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So, the content keeps coming from Netflix. Some of it strange and bewildering. Herewith, the details on two new productions.

Santa Clarita Diet (streaming Netflix Friday) has been heavily promoted and yet nothing seen in advance quite gives the true flavour of it. That's because it is both funny and repulsive – both deadpan and gross, a difficult combo to pull off.

Drew Barrymore and Timothy Olyphant play pleasant married realtors living in Santa Clarita, where everybody is so normal it's frightening. Barrymore is excellent as the chipper, slightly ditzy Sheila. Olyphant, in his first major outing since Justified, is a charming fella as Joel, a nice husband and neighbour who has this little obsession with appliances. He likes things to be perfect. A slack switch on a toaster oven depresses him.

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Anyway, after we get a breezy and quite funny picture of life for the couple and meet their neighbours, Sheila falls ill. That is, she feels she might have eaten something that's upset her stomach. She vomits profusely.

It turns out that, for reasons yet to be made known, Sheila has become one of the undead. She has a hunger for human flesh. (Also, certain kinds of sex and she wants to buy a Range Rover, badly.)

Suspecting that this might be the case, they consult a local teenage boy. He's probably up on this stuff. Indeed he is. After examining Sheila, he pronounces her one of the undead. Joel asks if he means a zombie. "Zombie?" the kid asks, horrified. "I don't like that word because it's inherently negative."

This gives you something of the gist of the element of achingly good satire that repeatedly descends into weirdness – cannibalism runs rampant.

The deadpan tone and style is, for a while, delicious. Sheila is just so sincere, wanting to sell real estate and enjoy a happy life. The fact that she now has to eat human flesh is something to integrate into her life and that of her family. Just another new fad diet.

Olyphant is superb, too. He uses something of the same laconic rhythm he used playing Raylan in Justified – that stand-up guy with a cutting sense of humour that is so buried you forget it's there until it rises suddenly and gloriously.

The series is, mind you, a minority-interest curiosity. You get comfortable with the droll satire – in particular, Barrymore's enormous skill with this kind of character – and then the cannibalism, vomiting and toilet humour looms large. Perhaps there is a larger context we're meant to intuit, one about consumption, but the fun is in the gentle parts, not the gross ones.

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The Investigator: A British Crime Story (now streaming on Netflix Canada) is also a peculiarity. Television in Britain is caching up with the popularity of long-form true-crime stories, established by Netflix's Making A Murderer and HBO's The Jinx: The Life and Deaths of Robert Durst.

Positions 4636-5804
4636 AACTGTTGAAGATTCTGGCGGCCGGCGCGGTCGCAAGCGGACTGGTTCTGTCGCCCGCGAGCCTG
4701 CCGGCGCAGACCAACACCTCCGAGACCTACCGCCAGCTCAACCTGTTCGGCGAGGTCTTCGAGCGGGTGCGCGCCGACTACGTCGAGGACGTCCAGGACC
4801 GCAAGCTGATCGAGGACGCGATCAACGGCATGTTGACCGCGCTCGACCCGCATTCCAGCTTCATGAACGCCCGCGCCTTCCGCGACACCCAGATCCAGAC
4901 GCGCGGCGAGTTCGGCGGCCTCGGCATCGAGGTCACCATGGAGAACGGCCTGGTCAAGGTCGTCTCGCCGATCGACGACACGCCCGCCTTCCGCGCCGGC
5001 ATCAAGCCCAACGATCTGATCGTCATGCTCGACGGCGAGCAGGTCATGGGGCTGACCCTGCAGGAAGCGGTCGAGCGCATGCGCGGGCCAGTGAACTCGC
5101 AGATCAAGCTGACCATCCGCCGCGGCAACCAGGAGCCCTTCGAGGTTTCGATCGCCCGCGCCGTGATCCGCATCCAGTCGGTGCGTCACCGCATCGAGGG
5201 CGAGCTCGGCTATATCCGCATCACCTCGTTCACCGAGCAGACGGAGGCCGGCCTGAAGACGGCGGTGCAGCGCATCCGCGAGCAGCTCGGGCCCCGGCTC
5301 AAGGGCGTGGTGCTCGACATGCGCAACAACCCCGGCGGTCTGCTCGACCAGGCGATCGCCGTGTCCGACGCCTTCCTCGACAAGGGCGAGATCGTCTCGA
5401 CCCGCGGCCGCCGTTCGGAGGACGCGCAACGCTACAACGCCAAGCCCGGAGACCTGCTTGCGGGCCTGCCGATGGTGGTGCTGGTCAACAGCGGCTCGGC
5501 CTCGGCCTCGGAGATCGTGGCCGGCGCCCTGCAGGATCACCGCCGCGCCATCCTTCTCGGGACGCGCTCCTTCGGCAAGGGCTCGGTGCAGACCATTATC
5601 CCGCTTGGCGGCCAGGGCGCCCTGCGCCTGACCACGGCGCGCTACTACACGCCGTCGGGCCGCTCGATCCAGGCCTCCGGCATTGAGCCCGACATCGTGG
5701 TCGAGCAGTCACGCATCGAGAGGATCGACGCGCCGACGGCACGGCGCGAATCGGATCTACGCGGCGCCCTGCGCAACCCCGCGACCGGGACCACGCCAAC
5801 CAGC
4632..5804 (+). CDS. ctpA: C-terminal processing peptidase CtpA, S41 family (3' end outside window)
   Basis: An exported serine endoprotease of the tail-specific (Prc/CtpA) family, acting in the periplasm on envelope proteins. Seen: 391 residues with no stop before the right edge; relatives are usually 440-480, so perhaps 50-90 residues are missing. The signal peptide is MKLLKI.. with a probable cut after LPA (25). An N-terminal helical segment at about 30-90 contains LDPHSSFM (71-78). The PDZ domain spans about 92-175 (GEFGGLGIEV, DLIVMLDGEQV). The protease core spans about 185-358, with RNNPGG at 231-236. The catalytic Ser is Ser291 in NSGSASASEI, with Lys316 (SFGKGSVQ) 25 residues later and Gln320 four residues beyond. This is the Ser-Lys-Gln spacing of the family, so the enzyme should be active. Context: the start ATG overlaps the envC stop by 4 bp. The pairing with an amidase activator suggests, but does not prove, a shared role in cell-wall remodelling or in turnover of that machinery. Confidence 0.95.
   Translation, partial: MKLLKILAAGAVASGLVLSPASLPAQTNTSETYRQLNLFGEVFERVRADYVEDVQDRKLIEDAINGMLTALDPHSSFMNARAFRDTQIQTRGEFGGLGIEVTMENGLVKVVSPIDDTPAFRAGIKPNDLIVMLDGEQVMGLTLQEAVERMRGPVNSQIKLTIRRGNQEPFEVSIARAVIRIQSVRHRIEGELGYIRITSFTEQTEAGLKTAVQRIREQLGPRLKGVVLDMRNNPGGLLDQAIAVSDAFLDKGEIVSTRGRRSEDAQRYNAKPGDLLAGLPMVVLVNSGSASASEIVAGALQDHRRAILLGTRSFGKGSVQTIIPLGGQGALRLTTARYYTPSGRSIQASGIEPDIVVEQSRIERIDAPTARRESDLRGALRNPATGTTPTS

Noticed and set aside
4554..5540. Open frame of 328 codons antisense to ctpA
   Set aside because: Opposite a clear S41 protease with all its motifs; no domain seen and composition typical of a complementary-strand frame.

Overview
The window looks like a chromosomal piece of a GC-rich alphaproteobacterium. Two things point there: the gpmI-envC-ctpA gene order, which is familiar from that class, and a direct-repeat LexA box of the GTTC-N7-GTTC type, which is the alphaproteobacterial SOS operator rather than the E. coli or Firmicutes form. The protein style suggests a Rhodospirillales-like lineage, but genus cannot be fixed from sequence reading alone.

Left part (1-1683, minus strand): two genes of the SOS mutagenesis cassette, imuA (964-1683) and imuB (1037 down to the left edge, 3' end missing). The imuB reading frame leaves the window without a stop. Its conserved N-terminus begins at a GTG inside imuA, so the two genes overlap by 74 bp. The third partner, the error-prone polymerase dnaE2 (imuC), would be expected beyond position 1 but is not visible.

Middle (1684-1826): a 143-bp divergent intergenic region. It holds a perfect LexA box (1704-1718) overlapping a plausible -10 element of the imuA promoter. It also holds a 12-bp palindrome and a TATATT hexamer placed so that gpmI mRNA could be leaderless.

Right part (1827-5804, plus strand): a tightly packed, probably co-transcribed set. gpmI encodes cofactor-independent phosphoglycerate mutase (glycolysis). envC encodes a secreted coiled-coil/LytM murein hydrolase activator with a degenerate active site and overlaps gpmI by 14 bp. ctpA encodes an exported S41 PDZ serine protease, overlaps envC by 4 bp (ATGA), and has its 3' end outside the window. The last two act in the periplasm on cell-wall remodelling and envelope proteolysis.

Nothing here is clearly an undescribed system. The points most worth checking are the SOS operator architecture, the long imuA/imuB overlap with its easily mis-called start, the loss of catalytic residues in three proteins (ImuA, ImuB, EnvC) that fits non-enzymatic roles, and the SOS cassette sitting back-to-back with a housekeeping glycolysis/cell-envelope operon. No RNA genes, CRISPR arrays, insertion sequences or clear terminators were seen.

Thing is, those productions were emphatically documentary in style, while The Investigator is very much a populist TV series. It plods a bit, it states the obvious and every few minutes we're reminded about the story so far.

It is, mind you, a lurid, engrossing crime story. In 1985 in Bournemouth, England, Carole Packman disappeared. According to her husband and daughter, she left a note and her wedding ring and walked out. But her husband Russell Causley is now serving a life sentence for her murder while no body has ever been found and he has maintained his innocence.

Former police detective and now investigator Mark Williams-Thomas takes on the case. He's famous in Britain for working on several high-profile cases and he's good on TV – confident, clipped in his speaking style and he has a certain charisma.

What he discovers in the first hour of the four-part series is sensational stuff. Causley, a successful and arrogant businessman, was having an affair with a younger woman, Patricia. He moved Patricia into the family home where she shared a room with his teenage daughter, Samantha. He was violent with both Carole and Samantha, and much loathed by some in the community.

Yet Samantha says, "My father was an extrovert, gregarious, full of self-importance, arrogant to the point of rudeness. And strict. I idolized him."

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What emerges is a stunning portrait of British bourgeois life in the 1970s and 1980s. Few people knew Carole well. On the one hand, that was because her middle-class suburban community was reserved and private. On the other hand, her husband controlled her and the household with an iron fist.

A man who knew the family at the time of Carole's disappearance talks very carefully about the dynamic in the house, with a wife and mistress and teenage daughter installed. "There was a certain amount of ladies sitting on peoples' laps," he says cautiously.

At the end of the first hour, Williams-Thomas establishes that the missing-person case was closed when somebody claiming to be Carole walked into a police station and said she was fine, there was no need for police to investigate. But, then, somebody also claimed she was in Canada.

"I must go to Canada," Williams-Thomas says. And yes, you're hooked because it is all so cheesily melodramatic.

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